Thursday, August 12, 2010

Getting The Writing Out During The Last Few Days

I only have a few days until I go back to school (next Tuesday), so I'm trying to get as much writing done as I can. Hopefully I can keep on the schedule I created this summer of writing a lot, but we'll see. I figure if I can even get myself to write a page a day during the week, I'll be doing well.

This is a scene from my new book that I've worked on all summer. It's a section from something that I workshopped with my group in June at the Kenyon Review Writers' Workshop. I haven't shared any writing in a long time, so here you go!

Amelia’s dress still hung in her closet, the plastic bag around it and price tag hanging from the left strap. It hung on a satin anger that she had talked mom into buying just to hold the dress. It was pale yellow, like the glow under your chin when you hold a dandelion up to it. It was a color choice not a lot of people would make, but then again, Amelia wasn’t like a lot of people.

Amelia had planned to wear the dress to Homecoming, a dance no one had asked me to.

Her boyfriend Tommy made a big production of inviting her. He set up candles in our back field in the shape of a heart. He called Amelia to tell her to look outside. The two of us stood in our parent’s bedroom window and watched the candles, some flickering out to make a lopsided heart.

“Hey, look, “I had said. “Now your heart is broken.”

Tommy couldn’t just have invited her to the dance like the rest of the kids at school, pushing out an awkward invite in the halls, texting the question or deciding during lunch to go as just friends. Tommy had to light up his love, even if the flames started to blow out when the winds blew too fast.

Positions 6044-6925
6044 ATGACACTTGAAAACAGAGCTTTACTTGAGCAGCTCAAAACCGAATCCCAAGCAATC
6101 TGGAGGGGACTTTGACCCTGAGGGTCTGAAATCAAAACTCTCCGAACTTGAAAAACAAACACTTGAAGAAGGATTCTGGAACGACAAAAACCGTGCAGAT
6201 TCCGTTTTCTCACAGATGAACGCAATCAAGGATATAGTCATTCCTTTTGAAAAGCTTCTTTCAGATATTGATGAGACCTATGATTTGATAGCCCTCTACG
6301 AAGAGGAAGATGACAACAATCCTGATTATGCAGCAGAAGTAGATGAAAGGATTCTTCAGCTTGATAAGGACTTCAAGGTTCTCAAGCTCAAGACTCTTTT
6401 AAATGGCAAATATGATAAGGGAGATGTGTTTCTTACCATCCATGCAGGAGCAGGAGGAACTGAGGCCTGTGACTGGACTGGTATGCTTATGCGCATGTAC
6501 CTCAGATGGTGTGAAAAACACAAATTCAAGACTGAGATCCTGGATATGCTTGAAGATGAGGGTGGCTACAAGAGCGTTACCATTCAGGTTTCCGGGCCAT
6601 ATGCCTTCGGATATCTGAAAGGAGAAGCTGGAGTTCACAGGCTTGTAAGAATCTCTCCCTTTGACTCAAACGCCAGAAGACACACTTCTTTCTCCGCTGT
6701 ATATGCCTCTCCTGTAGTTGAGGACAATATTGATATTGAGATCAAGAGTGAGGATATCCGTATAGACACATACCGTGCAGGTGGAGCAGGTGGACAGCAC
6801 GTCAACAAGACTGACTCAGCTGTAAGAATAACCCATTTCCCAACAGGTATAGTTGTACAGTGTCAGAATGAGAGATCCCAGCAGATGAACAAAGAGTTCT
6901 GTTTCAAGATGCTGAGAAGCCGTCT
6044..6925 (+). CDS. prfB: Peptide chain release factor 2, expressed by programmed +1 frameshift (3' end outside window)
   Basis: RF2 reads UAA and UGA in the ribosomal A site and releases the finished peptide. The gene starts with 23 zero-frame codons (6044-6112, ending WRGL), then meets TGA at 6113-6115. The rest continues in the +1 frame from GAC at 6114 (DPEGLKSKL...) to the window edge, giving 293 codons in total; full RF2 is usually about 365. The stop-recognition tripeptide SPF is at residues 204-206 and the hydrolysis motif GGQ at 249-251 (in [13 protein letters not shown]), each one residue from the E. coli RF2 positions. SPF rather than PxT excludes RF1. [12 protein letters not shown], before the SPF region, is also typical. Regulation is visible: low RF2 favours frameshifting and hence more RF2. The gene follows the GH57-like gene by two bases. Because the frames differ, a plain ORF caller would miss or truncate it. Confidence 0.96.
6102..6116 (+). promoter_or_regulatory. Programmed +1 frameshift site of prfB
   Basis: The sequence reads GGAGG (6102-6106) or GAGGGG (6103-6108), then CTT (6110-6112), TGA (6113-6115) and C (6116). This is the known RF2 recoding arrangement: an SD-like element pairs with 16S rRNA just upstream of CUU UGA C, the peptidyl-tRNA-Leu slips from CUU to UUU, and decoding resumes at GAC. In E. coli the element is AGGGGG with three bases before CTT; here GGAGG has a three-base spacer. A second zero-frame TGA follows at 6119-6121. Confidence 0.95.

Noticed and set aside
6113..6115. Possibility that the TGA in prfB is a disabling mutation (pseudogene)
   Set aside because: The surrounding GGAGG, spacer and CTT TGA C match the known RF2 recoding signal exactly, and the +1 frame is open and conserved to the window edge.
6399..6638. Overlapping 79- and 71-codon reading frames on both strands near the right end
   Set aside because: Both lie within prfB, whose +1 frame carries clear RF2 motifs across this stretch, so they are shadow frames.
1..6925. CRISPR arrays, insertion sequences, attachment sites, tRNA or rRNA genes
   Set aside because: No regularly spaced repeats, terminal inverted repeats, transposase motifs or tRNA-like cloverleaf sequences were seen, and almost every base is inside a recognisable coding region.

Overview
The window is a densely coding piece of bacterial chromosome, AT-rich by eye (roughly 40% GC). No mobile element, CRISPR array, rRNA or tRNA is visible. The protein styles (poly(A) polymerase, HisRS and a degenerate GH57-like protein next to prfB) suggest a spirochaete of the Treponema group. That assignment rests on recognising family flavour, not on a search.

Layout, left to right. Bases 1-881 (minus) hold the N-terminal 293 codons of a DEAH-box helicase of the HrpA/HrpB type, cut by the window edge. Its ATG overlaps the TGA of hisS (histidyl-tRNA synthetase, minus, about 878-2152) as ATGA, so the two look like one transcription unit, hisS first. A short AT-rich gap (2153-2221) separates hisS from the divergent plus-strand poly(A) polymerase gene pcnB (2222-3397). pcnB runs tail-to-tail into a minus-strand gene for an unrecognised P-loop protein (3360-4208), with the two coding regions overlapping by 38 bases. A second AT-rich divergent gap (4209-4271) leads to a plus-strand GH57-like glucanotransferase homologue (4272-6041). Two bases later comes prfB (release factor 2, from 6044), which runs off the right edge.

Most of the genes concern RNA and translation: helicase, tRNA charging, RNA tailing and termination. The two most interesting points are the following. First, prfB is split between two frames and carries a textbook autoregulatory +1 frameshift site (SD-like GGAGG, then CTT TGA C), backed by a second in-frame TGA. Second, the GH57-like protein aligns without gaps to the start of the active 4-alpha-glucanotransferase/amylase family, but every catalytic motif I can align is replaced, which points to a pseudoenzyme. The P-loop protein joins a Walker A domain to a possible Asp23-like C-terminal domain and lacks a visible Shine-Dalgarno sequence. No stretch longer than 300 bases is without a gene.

I started to try on the dress a few weeks after Amelia disappeared.

I put it on when Dad was at work and Mom was in the shower, running the water to cover up her wails that I could still hear.

I would slip into it and jam my feet into Amelia’s shoes that were two sizes too small and stare at myself in the mirror. I allowed myself for a moment, just a moment, to smile because I was here. I was strong and alive.

I would then take the dress off and hang it back up in the closet among Amelia’s other shirts, sweaters and tennis shoes that sat waiting for her.

Tonight I got dressed in the downstairs bathroom.

I watched for the headlights to Tessa’s ancient old Buick and slid out the door. I ran barefoot to the car, out of my house before anyone could ask where I was going. Amelia’s dress skimmed the ground, stirring up a fog of dust around the bottom.

I was shorter than Amelia and the dress wasn’t the same on me. Nothing was quite the same.


Kristan said...

I love your use of this object that binds them, but also shows how different they are. I get a good sense of at least 4 characters (the narrator, Amelia, Tommy, and the mother) in such a short span. A lovely and enticing glimpse of your new story, thanks for sharing! :)

Kara Mustafa said...

Very powerful snip. Love how you described the shade of yellow :)

Meredith said...

I love the imagery of this passage, and it's completely hooked me--I want to know what's happened to Amelia and how it's affecting your MC! This is amazing writing--thanks for sharing!

Dianne K. Salerni said...

I love your sample. I am amazed at how you managed to give us so much information in such a concise way -- while still tantalizing us with information you've deliberately held back. Beautiful!

And OMG, I sympathize with you on the quickly vanishing summer. I return to school a week after you do, and I am dreading it. Not just the loss of writing and blogging time -- but finding out exactly what's been cut from our budget, and how many more hoops I have to jump through to satisfy No Child Left Behind -- and what freedoms in teaching style/content have been snipped away from me this year.

Lisa Nowak said...

I love the lines about the dandelion and her heart being broken as well as the fog of dust at her feet. Nice stuff.

I'm so sorry you have to go back to school so soon!